Monthly Archive: February 2010

Respect The Craft, Respect The Craftsman

Advertising is often referred to by its makers as a craft. It’s an assessment I’m fully on board with, but it’s one that usually needs a bit of clarification for it to make perfect sense to someone outside the business.

Craftsmen start out as apprentices, they become journeymen and, if it’s in the cards, they eventually become masters of the craft. Some people like Alex Bogusky of Crispin Porter & Bogusky master the craft early (he became a creative director at 27). For others it’s a long, strenuous journey to arrive at mastery. Either way, if you’re any good at making ads, you’re part of this unnamed, but still very real, guild of craftsmen. You’re on a journey, constantly learning from the masters and incorporating new things into your practice.

For the moment, let’s compare our work to that of a haberdasher’s. When an expert tailor makes a suit, it’s meant to bring out the best in a man. The new suit flatters but it doesn’t “make the man,” as some have argued. The same is true of advertising. A company’s product or service offering is what it is. No new suit, or updated brand identity, changes that. In other words, you don’t go to a tailor in order to lose 50 pounds, you go to a tailor for a suit that fits, whatever your weight.

To play out the analogy a bit further, there’s an implicit trust developed between a man and his suit maker. The man may express his tastes in a suit and his preferences regarding fit, but ultimately the tailor has to make the suit. In advertising, it’s common for the client to request several rounds of changes based upon all sorts of feedback received in hallway chats and other questionable quarters. If the same client tried to steer his tailor in this fashion–and the tailor, wanting to be paid more than anything else, allowed himself to be so handled–he’d end up looking like a clown.

Great work that ends up moving the needle for a client is always a result of mutual respect and the kind of client/agent relationship that allows for constructive feedback and constant learning on both sides. One of the charter goals here at Bonehook is to do work for our friends and for people we want to be friends with. Partly, that’s to ensure we’re always working for good. And partly, it’s due to the fact that it’s the only way great work is consistently made.

I Iterate, Therefore I Am

I got an education in Iterative Marketing this week thanks to Dave Allen at Fight. Please see “Fighting Words,” my story on AdPulp for the full rundown.

Fight is a new strategic marketing agency that emerged last year after Allen and Justin Spohn left Portland-based Nemo to join with Rob Shields of Razorfish. Fight’s big client is Pacific Gas & Electric, and their main message to marketers is THE BIG IDEA’s time has come and gone, thanks to the rise of the Internet and the cultural impact created by that watershed event.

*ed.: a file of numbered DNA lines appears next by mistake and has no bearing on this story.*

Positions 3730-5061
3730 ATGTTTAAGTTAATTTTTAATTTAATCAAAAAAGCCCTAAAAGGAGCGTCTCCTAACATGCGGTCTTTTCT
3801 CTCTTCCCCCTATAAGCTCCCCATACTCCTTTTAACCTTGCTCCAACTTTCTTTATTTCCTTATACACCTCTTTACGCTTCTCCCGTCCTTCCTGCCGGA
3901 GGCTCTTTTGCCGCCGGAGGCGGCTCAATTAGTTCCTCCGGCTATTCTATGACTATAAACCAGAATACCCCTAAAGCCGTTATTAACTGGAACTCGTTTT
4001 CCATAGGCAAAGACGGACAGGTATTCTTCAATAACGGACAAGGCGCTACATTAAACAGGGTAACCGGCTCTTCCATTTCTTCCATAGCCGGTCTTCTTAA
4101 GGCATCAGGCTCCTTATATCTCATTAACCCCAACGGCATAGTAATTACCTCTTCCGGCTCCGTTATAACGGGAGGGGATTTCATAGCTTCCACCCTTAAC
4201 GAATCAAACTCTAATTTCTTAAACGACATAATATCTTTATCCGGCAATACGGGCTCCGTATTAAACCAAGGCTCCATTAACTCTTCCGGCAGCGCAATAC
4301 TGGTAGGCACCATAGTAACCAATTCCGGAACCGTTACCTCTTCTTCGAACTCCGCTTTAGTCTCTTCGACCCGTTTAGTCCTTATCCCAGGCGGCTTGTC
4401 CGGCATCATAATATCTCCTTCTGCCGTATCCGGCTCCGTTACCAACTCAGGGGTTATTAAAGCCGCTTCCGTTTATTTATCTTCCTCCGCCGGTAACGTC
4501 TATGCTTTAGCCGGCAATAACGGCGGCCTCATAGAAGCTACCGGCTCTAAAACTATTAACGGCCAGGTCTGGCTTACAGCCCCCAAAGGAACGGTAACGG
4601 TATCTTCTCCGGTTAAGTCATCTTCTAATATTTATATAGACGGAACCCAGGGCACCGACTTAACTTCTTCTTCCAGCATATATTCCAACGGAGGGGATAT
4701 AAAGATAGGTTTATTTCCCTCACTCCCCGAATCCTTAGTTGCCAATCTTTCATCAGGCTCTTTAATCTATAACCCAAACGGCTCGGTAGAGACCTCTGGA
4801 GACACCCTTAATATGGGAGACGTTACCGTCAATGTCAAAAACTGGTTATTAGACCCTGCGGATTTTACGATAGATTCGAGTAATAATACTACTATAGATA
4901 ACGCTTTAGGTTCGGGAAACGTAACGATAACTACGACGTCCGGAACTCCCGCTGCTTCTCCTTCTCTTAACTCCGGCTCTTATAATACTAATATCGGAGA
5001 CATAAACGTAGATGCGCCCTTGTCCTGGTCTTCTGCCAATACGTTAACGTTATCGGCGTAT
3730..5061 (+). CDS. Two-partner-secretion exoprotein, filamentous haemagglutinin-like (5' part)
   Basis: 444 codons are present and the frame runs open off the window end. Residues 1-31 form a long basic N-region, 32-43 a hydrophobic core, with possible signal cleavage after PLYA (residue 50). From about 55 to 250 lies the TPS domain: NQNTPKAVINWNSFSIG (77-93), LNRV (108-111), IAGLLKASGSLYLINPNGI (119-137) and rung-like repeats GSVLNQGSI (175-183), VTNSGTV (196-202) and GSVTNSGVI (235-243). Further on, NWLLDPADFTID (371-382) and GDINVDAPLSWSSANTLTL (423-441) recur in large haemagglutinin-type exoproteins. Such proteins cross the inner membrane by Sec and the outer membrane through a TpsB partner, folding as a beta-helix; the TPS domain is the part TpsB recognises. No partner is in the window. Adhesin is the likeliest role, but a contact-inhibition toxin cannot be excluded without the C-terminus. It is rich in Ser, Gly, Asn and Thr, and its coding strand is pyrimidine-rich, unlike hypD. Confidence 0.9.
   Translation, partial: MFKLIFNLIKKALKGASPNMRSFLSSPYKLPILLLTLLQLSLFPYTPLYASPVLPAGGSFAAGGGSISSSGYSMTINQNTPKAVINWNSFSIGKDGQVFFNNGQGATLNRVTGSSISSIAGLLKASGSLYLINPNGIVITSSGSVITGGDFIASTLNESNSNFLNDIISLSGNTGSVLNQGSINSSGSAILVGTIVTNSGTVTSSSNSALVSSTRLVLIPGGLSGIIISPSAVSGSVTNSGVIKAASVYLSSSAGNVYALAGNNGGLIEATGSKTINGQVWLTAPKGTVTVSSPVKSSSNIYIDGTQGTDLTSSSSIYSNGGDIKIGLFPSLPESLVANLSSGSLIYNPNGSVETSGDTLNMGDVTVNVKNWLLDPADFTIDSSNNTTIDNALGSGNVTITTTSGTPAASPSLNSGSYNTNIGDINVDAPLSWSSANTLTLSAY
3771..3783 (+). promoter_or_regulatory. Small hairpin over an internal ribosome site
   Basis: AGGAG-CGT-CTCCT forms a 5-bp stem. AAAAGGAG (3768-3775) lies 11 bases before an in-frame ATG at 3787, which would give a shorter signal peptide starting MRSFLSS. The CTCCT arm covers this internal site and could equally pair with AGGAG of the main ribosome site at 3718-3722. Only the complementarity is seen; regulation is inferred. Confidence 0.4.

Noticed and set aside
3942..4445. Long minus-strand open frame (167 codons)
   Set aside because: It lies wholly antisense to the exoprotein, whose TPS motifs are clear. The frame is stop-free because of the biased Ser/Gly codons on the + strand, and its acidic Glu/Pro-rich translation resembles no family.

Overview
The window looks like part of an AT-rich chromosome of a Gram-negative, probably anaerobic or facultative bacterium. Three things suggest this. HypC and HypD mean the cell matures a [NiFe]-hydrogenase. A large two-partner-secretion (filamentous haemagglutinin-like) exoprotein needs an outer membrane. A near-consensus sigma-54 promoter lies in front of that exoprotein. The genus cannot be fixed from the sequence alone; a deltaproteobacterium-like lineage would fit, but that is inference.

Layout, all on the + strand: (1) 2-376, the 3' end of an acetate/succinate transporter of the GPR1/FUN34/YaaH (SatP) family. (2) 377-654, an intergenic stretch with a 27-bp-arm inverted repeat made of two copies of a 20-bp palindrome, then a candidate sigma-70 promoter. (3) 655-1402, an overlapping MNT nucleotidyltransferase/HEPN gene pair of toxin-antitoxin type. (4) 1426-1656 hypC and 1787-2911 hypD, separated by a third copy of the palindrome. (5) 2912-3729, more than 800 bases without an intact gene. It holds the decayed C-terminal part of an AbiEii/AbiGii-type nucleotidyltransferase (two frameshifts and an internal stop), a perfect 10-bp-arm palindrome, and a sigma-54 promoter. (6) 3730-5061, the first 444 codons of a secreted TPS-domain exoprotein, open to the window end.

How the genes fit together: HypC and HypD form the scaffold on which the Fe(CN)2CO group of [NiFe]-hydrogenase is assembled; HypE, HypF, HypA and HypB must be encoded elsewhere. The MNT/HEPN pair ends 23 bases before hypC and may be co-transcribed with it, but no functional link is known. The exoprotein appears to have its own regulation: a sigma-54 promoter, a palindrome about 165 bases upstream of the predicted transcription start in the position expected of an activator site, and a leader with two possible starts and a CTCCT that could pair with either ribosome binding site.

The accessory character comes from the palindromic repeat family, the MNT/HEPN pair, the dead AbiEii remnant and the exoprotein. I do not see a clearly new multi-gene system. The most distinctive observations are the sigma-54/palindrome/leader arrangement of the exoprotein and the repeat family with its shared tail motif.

I’m making note of it here because I believe in supporting other creative professionals in Portland (and learning all I can from my colleagues). In days gone by my instinct might have been to compete, not to share ideas and the spotlight. Today, I think it’s clear we all need one another to survive, and no one firm can do everything right. For instance, I pride myself on my strategic abilities but I wouldn’t hesitate to recommend Fight as a strategic partner, if I felt that was the best solution for my client.

So, what’s Iterative Marketing and why should we care? It’s a process where a brand takes many small steps towards solving its marketing problems, versus large and expensive steps that can’t be tweaked midstream or easily undone. Each step allows for data gathering, analysis of said data and the ability to fix or change the creative on the fly. In other words, it’s the way things are built online. Take this site, or Fight’s for that matter. We’re up and running, but we’ll be making lots of improvements as we go.

Given the importance of ROI to every marketer, I believe we’re going to see and hear much more about this new framework. Personally, I came up in the industry at a time when THE BIG IDEA was sacred. But after discussing the matter with Allen, I am for the first time open to the concept that lots of small ideas, properly managed, can outperform one BIG IDEA.

It’s also interesting to see digital culture’s impact on business. Our clients and our agencies might come from the 20th century, or the 19th in some cases, but we’re in a new time now and it’s our job as communications professionals to understand what’s going on around us and to adapt our own businesses and our clients’ marketing to the new realities.

Exhibit A: The Bonehook “B”

I’m working with Portland-based designer Aaron Draplin on the development of Bonehook’s brand identity, and while we’re not all the way there just yet, he provided me with some incredible initial ideas.

Exhibit A:

[UPDATE] Draplin’s on business in Germany right now; yet, he somehow found time to get me round two. I’m honored to have such a hard working, and insanely talented designer on this job.